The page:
Google, part of Alphabet, is building a new mobile messaging application to better compete with rival services such as those offered by Facebook, The Wall Street Journal reported.
The new service would tap into Google’s artificial intelligence know-how, integrating chatbots, or software programs that answer questions, inside a messaging app, the Journal reported on Tuesday, citing people familiar with the matter.
The new app will enable users to text friends or a chatbot, which will search the web and other sources for information to answer a question. It is unclear when the service will be launched, or what it will be named, the report said. Google declined to comment.
Popular messaging apps include Facebook’s WhatsApp and Messenger services, and Tencent Holdings Ltd’s WeChat, while Google has a service called Hangouts.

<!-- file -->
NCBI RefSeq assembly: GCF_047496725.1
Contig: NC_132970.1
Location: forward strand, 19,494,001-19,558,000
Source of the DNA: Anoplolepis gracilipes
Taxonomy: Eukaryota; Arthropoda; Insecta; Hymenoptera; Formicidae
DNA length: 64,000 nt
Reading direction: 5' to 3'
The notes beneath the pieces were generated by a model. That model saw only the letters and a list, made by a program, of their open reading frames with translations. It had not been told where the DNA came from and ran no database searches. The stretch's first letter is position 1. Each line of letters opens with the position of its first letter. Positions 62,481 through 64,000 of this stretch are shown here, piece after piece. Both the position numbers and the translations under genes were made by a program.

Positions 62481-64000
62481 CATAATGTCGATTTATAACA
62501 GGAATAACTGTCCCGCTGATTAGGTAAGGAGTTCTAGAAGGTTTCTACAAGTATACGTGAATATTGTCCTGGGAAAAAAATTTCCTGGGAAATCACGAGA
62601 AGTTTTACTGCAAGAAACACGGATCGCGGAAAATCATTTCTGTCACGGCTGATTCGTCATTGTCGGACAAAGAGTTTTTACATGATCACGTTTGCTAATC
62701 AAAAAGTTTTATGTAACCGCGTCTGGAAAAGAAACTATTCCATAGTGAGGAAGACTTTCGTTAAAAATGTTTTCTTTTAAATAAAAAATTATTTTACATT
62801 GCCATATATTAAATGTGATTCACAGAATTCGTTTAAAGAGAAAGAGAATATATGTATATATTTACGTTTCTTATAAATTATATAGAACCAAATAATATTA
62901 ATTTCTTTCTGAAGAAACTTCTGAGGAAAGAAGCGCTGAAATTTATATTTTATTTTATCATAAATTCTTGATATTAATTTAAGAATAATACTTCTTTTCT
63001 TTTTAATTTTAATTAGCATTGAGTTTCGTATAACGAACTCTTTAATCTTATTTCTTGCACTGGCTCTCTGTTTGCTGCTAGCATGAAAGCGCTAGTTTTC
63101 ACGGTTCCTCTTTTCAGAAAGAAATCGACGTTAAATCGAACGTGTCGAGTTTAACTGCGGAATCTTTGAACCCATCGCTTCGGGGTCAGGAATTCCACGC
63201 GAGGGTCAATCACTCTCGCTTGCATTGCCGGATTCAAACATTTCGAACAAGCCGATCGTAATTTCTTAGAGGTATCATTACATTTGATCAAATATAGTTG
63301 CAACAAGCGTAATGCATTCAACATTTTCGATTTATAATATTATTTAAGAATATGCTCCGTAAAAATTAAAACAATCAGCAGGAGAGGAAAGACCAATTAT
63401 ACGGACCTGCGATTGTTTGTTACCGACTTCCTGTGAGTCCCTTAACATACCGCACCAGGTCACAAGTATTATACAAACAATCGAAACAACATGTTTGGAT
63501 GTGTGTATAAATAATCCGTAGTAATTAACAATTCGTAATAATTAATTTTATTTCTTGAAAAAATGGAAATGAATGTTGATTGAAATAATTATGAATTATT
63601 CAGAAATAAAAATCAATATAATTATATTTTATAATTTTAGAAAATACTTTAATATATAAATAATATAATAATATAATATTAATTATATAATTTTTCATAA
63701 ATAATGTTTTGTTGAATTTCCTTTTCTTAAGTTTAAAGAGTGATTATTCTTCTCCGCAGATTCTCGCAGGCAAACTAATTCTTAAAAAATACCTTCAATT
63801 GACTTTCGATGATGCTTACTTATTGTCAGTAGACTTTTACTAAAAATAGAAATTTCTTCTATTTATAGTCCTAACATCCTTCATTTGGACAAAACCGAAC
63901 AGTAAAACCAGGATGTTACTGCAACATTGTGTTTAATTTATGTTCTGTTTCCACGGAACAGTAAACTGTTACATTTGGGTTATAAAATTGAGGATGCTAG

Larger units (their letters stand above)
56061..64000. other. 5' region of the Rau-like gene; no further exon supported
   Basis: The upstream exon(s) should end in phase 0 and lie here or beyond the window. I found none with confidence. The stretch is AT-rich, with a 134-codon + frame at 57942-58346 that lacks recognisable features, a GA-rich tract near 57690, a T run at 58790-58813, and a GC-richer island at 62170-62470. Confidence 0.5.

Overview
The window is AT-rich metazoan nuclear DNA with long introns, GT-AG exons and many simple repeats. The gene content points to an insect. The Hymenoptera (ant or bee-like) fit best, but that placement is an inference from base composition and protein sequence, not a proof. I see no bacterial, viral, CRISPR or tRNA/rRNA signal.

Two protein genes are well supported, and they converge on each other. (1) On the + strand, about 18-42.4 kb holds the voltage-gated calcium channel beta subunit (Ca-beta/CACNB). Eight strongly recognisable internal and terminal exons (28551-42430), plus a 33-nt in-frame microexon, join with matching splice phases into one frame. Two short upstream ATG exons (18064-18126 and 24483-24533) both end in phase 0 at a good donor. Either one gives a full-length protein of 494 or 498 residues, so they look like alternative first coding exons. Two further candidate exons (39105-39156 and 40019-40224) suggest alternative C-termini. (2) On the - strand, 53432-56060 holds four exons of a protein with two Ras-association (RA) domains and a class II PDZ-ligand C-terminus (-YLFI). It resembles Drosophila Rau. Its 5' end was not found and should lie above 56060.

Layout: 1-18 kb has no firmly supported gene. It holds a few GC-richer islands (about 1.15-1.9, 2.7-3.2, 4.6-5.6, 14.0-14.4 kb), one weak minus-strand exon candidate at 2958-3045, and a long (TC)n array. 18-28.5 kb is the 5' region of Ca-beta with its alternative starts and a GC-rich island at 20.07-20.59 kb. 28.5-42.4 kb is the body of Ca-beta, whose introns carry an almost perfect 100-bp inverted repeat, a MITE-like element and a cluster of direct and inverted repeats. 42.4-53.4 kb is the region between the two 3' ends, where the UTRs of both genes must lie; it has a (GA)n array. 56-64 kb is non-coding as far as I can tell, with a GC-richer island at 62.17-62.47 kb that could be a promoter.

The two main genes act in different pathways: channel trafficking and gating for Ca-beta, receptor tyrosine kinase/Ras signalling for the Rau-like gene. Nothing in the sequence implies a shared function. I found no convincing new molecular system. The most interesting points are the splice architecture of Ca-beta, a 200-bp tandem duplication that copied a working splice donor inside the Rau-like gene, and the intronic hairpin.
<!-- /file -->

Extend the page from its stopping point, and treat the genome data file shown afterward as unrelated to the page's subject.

Google tried to bring everything – phone calls, sms, messaging and video conferencing – in one place, but Hangouts wasn’t as popular as others such as WhatsApp, WeChat and so on.
Recently, Google had announced a new feature for Hangouts chat and video calling app that allows meeting organisers to invite even those users to calls who don’t have Google accounts. The new update was aimed at allowing businesses to connect with users by simply sharing a link. Users can then join the video call by simply clicking on the link.